A working day in my life is full of unending, mind-numbing work. As a Medical Affairs doctor working in a Healthcare and Biopharma Consulting firm, focussing on the dual role of Clinical Research and Marketing unintentionally catapults mundane tasks into a work of herculean proportions.
Like most of busy bees like us, ending a hectic day by spending quality time in the company and warmth of our family, is a perfect talisman to soothe our frayed nerves. But, not in my case, until recently.
A lot has been written about the perils of connected world brought about by the mushrooming of smartphones in pandemic proportions. But let me share with you the digital roller coaster ride that I have personally experienced with my family in the recent past.
On most of the days, when I am welcomed home in the late evening hours, my six-year-old son hugs me with a loud scream of ecstatic joy. In fact, he is the first one to impatiently wait to watch me enter my home. Unbeknownst, with a smile and glint in his eyes, he frantically searches for my pockets. It is not for Chocolates or for any surprises, but sadly, for my smartphone.
He continues to do so, even now, but, with a sense of belonging, discipline and purpose. However, a lot of persistent and conscious effort was required in bringing about this paradigm shift.
Let me take you to the genesis of this addiction. Almost 2 years ago, a teenager distant maternal cousin of my son stayed with us for a fortnight. It was he who introduced him into the digital world with some addictive games. But, that was enough for this smart quick learner. He knew about Google play store, steps to install a game and bingo… playing the installed games was like a cakewalk for him.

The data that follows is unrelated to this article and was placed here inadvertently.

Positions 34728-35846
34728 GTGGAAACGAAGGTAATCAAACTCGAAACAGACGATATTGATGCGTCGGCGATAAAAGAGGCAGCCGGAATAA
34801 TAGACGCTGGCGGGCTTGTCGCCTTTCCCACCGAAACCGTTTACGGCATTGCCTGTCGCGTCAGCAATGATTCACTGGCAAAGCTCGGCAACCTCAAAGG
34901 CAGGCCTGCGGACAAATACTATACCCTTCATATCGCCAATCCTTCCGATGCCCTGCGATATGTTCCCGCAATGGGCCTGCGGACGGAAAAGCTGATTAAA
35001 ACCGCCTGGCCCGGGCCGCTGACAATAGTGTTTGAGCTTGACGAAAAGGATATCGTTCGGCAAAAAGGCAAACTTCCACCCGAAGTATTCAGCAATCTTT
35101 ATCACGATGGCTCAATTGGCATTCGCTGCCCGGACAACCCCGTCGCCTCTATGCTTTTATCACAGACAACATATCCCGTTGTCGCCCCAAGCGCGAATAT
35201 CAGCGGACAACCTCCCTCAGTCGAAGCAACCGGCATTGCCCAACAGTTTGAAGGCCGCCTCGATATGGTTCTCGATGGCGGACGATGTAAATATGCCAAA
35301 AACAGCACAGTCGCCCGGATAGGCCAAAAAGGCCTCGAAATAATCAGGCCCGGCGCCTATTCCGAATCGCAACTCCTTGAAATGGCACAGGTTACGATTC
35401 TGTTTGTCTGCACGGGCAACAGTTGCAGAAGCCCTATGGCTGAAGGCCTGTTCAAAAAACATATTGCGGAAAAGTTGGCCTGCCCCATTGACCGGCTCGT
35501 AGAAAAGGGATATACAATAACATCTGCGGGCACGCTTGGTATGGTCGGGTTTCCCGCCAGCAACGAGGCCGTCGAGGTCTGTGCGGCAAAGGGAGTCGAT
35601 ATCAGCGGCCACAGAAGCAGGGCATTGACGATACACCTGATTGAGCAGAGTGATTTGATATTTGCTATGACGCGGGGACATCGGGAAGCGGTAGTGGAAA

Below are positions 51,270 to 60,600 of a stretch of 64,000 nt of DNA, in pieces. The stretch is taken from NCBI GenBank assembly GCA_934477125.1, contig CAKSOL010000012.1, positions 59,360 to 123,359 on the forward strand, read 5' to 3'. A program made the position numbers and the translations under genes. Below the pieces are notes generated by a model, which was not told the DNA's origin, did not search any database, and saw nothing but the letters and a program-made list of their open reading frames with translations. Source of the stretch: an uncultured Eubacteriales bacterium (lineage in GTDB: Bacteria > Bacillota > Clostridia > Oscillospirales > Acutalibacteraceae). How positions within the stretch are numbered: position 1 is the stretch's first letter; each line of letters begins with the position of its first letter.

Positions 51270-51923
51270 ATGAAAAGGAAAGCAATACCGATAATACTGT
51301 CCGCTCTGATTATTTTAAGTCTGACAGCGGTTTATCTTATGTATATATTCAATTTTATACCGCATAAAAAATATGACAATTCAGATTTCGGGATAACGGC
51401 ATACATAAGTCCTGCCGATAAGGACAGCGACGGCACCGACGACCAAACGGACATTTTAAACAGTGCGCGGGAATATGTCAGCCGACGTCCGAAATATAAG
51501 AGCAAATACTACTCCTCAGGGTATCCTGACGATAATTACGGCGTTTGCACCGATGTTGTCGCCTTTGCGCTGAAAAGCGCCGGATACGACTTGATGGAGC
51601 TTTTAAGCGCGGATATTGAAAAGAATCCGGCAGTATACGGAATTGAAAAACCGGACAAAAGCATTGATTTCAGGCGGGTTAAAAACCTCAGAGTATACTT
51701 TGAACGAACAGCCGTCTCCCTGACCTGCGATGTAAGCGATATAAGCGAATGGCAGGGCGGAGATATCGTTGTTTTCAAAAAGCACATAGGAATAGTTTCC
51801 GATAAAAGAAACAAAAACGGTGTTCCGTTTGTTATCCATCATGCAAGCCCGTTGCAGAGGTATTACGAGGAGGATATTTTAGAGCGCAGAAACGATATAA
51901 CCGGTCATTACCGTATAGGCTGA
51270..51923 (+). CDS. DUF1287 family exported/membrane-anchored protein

The curiosity then moved to watching videos and cartoons on YouTube. On an average, he spent around 4-5 hrs staring at the screen, and that was almost uninterrupted. As a doctor, I knew this was addiction, in the worst form. I seriously had to take some measures and nip the problem in its bud.
However, nothing convinced my son to stop his addiction. As a doting father, I finally decided to take up this addiction monster head on. Here are the details adopted by me, for making my son gently wean away from the problem. I call them 3 R’s to overcome the digital mental pollution:
- Start talking to your child about the problem during times when they are very open to advice.
- Tell them that you are keeping a count on the time spent with smartphones.
- Gradually reduce the duration of time spent and reward them appropriately.
- Inform your child on your unwillingness to give the smartphone during bedtime/late evening and first thing in the morning.
- Anything in between these time slots is fine, if the total time spent is for a maximum of 1-hour duration.
- Rekindle relationship
- When the first two tips are applied successfully, please make way for satiating the curiosity quotients of your kids by making them busy enough on things that truly matter.
In the end, it’s just not about time well spent, but Quality time well invested.
Well, that was about my son. But, the digital monster is rearing its head on the other end of the family spectrum, i.e. on my elderly mother. Thankfully, she takes great pride in owning a basic feature phone for its battery life and sturdy qualities. We subtly massage her ego, as it is a hidden conspiracy by the rest of us, to not to provide a smartphone to my mother, lest, she too joins the bandwagon of smartphone addicts and avoid doing the daily chores at home.
However, I am sure that very soon the pressure from her community peers will entice her to purchase a smartphone and modify her into a social media fanatic much to our discomfort.
But, no worries. I have the perfect remedy now. Keeping my fingers crossed if the solution is age agnostic. If yes, then it’s time to file for a patent.